Who’s competent?

OSHA sets standards for fall protection in order to save lives. They specify how many pounds anchor points need to be able to hold, they determine fall distances and a whole lot more. There are times, no doubt, where it seems all these regulations and standards may seem like a big burden but it is undisputable that they save lives.

So I have only one question… Why isn’t the term “competent person” so ambiquous? Doesn’t it sound like OSHA is missing the elephant in the living room by not setting standards of training for this competent person?

Fact is that if you own a company, you are the one who determines who is and who isn’t competent. You can sit a person down for 10 minutes and have them watch a video and call them “competent” simply because OSHA doesn’t define the term.

In fact, here’s what the Labor and Industries website has to say about the issue:

Competent Person
The term “Competent Person” is used in many OSHA standards and documents. An OSHA “competent person” is defined as “one who is capable of identifying existing and predictable hazards in the surroundings or working conditions which are unsanitary, hazardous, or dangerous to employees, and who has authorization to take prompt corrective measures to eliminate them”. [29 CFR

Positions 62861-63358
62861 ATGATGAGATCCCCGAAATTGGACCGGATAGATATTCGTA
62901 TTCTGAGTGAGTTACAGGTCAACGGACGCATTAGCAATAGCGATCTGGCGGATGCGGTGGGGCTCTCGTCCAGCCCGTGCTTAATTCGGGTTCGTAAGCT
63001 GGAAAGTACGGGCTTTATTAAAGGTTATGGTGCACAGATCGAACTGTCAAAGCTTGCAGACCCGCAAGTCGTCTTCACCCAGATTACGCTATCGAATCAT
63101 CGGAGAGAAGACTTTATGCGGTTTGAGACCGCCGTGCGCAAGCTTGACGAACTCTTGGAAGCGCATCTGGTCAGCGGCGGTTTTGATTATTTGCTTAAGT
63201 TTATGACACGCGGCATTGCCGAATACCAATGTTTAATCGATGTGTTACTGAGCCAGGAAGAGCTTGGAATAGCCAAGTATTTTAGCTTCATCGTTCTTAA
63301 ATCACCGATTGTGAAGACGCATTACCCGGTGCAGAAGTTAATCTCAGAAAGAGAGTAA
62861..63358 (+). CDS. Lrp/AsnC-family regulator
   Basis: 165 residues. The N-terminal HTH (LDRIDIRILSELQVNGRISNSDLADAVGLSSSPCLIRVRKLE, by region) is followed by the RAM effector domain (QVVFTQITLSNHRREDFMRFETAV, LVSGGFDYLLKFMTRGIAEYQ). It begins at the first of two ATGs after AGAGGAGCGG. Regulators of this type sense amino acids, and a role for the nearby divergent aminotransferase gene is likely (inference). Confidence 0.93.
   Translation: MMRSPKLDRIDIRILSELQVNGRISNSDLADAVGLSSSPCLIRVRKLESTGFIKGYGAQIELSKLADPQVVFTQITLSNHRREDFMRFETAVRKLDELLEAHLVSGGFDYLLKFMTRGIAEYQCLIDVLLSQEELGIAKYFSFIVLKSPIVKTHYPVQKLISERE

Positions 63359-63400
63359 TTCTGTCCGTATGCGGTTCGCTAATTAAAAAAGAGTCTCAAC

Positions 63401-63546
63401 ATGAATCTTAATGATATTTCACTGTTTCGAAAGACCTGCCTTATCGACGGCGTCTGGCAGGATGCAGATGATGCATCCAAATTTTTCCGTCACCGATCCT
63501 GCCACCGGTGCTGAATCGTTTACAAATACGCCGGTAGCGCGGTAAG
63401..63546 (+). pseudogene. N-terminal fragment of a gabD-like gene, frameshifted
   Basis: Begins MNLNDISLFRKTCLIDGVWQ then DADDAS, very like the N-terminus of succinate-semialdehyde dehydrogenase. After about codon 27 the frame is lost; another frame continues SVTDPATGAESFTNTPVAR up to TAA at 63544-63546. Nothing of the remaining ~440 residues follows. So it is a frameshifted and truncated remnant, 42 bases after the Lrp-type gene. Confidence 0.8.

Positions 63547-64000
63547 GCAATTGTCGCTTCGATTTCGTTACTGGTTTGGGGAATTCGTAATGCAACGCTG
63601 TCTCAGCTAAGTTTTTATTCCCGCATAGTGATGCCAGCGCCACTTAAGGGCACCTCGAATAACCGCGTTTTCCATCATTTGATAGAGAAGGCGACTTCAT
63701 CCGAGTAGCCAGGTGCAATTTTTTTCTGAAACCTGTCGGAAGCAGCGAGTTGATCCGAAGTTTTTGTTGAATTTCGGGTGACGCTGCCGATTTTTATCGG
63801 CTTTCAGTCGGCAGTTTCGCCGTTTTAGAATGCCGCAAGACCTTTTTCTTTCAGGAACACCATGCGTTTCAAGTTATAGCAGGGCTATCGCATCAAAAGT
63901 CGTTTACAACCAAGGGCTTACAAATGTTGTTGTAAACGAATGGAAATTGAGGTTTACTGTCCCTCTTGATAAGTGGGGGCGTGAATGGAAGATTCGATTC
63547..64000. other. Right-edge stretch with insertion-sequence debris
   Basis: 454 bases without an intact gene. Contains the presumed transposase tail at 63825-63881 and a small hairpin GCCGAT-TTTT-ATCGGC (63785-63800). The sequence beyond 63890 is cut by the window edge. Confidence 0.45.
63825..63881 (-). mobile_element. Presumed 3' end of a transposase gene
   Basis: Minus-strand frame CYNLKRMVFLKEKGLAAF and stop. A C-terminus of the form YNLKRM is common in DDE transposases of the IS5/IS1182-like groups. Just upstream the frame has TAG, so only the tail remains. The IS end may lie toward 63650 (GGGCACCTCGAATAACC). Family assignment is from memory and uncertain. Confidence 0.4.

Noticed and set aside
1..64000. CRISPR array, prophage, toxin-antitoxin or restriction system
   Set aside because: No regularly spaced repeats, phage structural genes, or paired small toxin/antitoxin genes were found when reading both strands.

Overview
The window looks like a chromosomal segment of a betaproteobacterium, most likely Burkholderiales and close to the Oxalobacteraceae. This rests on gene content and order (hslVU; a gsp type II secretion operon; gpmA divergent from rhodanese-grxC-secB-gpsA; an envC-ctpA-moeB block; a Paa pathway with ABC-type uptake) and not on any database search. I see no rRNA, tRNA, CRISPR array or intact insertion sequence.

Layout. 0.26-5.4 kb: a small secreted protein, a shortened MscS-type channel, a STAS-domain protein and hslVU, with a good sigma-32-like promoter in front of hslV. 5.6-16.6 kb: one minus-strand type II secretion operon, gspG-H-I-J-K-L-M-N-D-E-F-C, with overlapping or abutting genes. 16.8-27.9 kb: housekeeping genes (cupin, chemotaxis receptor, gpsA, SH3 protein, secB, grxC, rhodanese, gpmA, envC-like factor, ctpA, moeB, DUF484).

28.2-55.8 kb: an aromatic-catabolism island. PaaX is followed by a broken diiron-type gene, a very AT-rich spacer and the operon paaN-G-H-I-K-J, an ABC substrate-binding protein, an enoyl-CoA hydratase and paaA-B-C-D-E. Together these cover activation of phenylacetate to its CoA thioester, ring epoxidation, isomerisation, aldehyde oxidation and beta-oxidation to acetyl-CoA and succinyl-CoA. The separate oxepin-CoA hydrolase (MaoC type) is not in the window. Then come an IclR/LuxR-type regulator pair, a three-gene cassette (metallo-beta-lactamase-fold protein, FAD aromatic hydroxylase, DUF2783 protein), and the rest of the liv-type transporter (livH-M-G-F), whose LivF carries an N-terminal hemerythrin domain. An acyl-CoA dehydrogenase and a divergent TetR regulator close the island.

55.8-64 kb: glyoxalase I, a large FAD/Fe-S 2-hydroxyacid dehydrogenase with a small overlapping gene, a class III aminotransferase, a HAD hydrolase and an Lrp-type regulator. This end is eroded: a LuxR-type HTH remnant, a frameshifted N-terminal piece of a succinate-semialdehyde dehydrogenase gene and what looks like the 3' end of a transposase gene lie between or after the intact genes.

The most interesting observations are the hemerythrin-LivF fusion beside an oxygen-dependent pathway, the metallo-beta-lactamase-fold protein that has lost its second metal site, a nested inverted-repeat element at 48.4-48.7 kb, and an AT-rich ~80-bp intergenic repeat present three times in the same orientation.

1926.32(f)
]. By way of training and/or experience, a competent person is knowledgeable of applicable standards, is capable of identifying workplace hazards relating to the specific operation, and has the authority to correct them. Some standards add additional specific requirements which must be met by the competent person.

There are currently no specific standards regarding competent persons.

Did you read that last line? “no specific standards”!

Seems to me that you can write all the regulations and standards you want, if you haven’t got someone on site who understands and knows how to apply them, the standards are pretty useless.

Now, a word of warning if you are thinking of using this “loophole” to avoid getting your competent person the proper training. If you have, God forbid, an accident or a fatality and OSHA or L&I come out to investigate, you, as the owner is going to have to justify in a court of law, how and why you claimed that your “competent person” was defined as such. There may be no specific standards set by OSHA but at that point it isn’t OSHA you’re going to be answering to and a court of law probably isn’t going to agree that a 10 minute video is sufficient to make a person “competent” on an issue like this one where lives hang (or fall) in the balance.


Check out crime and violence in your neighborhood

Want to know how safe your neighborhood is? Head to http://www.trulia.com/local/ type in your address and you’ll get a map of the immediate area around your house will spot designating crimes and violence in the area.